"When you get going with those stingers, you really just need an offseason," general manager John Lynch said. "You need to be able to quiet down. He played valiantly trying to get through it. But, this offseason will be good for him. I think as he grows as a professional, like every young player, in terms of how to take care of his body on a week-in, week-out basis. He plays a very physical brand of football, so he's going to have to be better than a lot of people in terms of the way he takes care of his body."
The Niners believe they have some additional ways to help Foster take care of his body and strengthen areas that might be vulnerable to injury. In addition to his physical training, Foster plans to spend some time watching game film of other linebackers whom he believes play with ideal technique. Seattle's Bobby Wagner is at the top of that list and also happens to play in a scheme similar to what the Niners run.
Making this offseason even more important for Foster is the team's plan to install him as the middle linebacker and make him the de facto quarterback of the defense. After missing so much work last spring and then early in the season, Foster never had a chance to fully grasp the defense to the point where he could move from weakside linebacker to the middle.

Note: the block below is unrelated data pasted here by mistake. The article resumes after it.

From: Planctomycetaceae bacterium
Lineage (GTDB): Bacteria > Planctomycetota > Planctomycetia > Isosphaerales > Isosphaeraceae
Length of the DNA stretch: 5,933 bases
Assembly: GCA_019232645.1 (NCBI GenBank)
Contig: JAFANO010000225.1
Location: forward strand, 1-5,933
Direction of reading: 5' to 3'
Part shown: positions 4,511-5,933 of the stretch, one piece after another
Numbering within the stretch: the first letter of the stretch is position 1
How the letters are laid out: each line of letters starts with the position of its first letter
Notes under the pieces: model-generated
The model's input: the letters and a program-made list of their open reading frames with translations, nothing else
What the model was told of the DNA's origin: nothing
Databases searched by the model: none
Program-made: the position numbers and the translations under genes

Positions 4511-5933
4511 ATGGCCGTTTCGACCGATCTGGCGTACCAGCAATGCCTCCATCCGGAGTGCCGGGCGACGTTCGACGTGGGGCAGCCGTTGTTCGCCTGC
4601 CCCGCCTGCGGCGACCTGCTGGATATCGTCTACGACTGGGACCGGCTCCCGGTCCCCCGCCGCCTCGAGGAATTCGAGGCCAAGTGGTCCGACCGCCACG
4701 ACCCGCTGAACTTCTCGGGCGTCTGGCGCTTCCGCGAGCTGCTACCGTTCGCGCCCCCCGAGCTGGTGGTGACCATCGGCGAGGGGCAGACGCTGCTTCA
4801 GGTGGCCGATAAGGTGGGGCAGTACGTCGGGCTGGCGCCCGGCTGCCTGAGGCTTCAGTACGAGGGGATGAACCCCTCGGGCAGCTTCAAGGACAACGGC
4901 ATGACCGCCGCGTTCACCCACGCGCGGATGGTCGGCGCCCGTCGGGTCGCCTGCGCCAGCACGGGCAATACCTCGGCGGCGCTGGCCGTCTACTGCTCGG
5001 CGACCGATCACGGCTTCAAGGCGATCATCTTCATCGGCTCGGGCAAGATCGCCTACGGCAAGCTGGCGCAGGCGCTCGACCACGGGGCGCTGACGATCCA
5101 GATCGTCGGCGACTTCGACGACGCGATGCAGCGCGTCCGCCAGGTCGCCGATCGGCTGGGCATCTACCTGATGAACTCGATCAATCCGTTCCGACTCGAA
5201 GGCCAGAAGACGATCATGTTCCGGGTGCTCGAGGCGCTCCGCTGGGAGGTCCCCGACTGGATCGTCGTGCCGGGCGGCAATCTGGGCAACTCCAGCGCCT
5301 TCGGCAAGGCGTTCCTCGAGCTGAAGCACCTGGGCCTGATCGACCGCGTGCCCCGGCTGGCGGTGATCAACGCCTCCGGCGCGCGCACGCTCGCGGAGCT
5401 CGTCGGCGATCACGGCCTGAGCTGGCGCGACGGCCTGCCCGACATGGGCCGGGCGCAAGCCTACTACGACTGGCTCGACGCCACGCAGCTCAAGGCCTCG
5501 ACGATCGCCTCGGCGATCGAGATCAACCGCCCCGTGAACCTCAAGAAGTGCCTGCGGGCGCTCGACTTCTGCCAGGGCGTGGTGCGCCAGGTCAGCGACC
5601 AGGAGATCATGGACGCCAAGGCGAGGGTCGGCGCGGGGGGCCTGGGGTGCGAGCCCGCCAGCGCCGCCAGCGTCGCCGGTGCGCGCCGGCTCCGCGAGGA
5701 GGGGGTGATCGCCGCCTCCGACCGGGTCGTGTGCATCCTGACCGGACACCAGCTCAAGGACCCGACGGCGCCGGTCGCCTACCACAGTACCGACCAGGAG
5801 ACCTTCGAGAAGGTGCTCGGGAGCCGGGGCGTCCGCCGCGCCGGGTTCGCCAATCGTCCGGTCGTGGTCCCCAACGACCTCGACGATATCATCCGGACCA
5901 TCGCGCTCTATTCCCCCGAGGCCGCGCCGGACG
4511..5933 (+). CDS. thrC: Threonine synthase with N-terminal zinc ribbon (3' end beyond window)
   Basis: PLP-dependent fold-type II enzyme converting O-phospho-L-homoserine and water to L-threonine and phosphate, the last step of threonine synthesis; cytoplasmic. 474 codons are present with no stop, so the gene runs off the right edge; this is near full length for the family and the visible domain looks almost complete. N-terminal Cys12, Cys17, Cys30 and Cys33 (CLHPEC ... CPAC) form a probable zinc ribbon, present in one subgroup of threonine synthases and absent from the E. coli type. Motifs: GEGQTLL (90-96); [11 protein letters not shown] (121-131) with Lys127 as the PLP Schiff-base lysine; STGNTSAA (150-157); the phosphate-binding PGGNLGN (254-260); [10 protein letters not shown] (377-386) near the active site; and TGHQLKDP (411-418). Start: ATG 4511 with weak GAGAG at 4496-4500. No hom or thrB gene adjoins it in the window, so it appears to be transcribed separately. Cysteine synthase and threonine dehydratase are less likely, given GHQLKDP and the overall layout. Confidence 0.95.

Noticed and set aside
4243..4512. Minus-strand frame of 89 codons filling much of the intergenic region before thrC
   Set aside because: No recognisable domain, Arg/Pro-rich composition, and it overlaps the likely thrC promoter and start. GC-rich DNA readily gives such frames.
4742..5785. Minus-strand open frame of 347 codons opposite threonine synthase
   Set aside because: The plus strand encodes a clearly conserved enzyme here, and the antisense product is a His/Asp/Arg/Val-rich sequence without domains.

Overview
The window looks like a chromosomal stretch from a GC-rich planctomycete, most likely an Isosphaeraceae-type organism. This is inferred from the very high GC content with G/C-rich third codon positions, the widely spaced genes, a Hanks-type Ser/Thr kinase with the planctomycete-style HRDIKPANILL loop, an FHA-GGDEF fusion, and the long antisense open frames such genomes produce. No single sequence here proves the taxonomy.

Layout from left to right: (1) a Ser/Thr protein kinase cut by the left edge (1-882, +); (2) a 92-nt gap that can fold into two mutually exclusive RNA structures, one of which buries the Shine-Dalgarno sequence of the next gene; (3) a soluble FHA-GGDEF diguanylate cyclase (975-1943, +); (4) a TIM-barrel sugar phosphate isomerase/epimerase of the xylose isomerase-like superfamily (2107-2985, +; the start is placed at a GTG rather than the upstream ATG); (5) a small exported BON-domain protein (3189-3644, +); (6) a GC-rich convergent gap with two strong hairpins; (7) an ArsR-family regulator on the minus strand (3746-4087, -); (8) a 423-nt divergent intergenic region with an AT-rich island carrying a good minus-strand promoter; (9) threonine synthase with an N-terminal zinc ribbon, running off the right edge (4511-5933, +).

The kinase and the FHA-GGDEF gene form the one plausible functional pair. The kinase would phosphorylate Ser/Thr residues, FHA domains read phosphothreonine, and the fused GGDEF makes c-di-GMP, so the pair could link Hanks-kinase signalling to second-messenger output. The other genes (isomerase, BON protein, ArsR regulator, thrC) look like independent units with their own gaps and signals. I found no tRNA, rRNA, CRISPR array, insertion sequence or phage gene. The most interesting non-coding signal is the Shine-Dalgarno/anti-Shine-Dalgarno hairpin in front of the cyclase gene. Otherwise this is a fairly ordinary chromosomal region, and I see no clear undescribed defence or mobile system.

With weakside linebacker Malcolm Smith expected to return from a pectoral injury, Foster's move to the middle figures to come sooner than later. Ideally, that would mean having the green dot on his helmet and being entrusted to communicate all defensive play calls.
"It's going to be hard to change my style of play, but that's what comes with the offseason, trying to get right, get shoulder strength, traps, really dial in on your body maintenance," Foster said. "Not holding the shoulder surgery against me, but, you know, just really dial in and just train and just find a way to play aggressive but not hurt myself."
Foster has a chance to quickly become one of the game's best young linebackers in short order. It's an idea that's far from ludicrous.